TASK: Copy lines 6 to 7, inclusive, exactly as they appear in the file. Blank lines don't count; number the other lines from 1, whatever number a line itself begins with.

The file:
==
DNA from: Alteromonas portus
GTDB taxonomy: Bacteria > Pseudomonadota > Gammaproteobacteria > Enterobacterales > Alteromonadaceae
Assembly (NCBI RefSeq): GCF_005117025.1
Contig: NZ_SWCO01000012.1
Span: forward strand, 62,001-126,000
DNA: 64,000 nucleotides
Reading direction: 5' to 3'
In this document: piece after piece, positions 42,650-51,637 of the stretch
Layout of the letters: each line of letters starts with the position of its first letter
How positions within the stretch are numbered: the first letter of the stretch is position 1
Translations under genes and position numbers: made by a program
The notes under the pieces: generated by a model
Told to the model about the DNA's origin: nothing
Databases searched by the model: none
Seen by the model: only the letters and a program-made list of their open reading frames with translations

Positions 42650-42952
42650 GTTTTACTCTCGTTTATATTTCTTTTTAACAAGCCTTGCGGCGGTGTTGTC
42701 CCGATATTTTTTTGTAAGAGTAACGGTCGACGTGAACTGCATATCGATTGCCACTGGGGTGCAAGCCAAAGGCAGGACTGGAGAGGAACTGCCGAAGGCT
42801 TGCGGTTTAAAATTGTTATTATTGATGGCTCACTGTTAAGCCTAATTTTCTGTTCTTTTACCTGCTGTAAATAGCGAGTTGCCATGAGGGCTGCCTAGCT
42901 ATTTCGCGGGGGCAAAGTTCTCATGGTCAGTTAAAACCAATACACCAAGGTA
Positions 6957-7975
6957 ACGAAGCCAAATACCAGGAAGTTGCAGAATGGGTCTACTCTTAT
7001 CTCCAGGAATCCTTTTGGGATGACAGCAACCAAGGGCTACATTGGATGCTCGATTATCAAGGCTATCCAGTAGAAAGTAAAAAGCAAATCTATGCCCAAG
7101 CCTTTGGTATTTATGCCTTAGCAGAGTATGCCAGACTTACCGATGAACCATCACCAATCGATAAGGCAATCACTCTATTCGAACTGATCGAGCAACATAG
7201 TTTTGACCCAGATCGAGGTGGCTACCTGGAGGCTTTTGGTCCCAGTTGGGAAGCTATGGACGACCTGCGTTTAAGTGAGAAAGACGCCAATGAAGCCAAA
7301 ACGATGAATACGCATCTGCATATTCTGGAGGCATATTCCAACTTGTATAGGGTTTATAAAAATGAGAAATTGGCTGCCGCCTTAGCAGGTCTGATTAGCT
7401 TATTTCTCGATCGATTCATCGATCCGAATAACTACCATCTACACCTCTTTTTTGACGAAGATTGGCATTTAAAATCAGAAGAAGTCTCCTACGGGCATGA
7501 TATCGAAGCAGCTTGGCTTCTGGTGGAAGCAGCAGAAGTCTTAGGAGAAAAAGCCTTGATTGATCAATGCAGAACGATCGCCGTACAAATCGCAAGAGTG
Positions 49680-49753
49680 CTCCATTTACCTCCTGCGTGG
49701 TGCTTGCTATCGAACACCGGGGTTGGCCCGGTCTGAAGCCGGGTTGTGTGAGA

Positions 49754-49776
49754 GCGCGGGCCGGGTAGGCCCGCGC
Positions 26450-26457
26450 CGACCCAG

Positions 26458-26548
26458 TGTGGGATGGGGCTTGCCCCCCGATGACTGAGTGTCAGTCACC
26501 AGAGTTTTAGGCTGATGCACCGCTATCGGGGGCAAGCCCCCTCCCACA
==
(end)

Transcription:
DNA: 64,000 nucleotides
Reading direction: 5' to 3'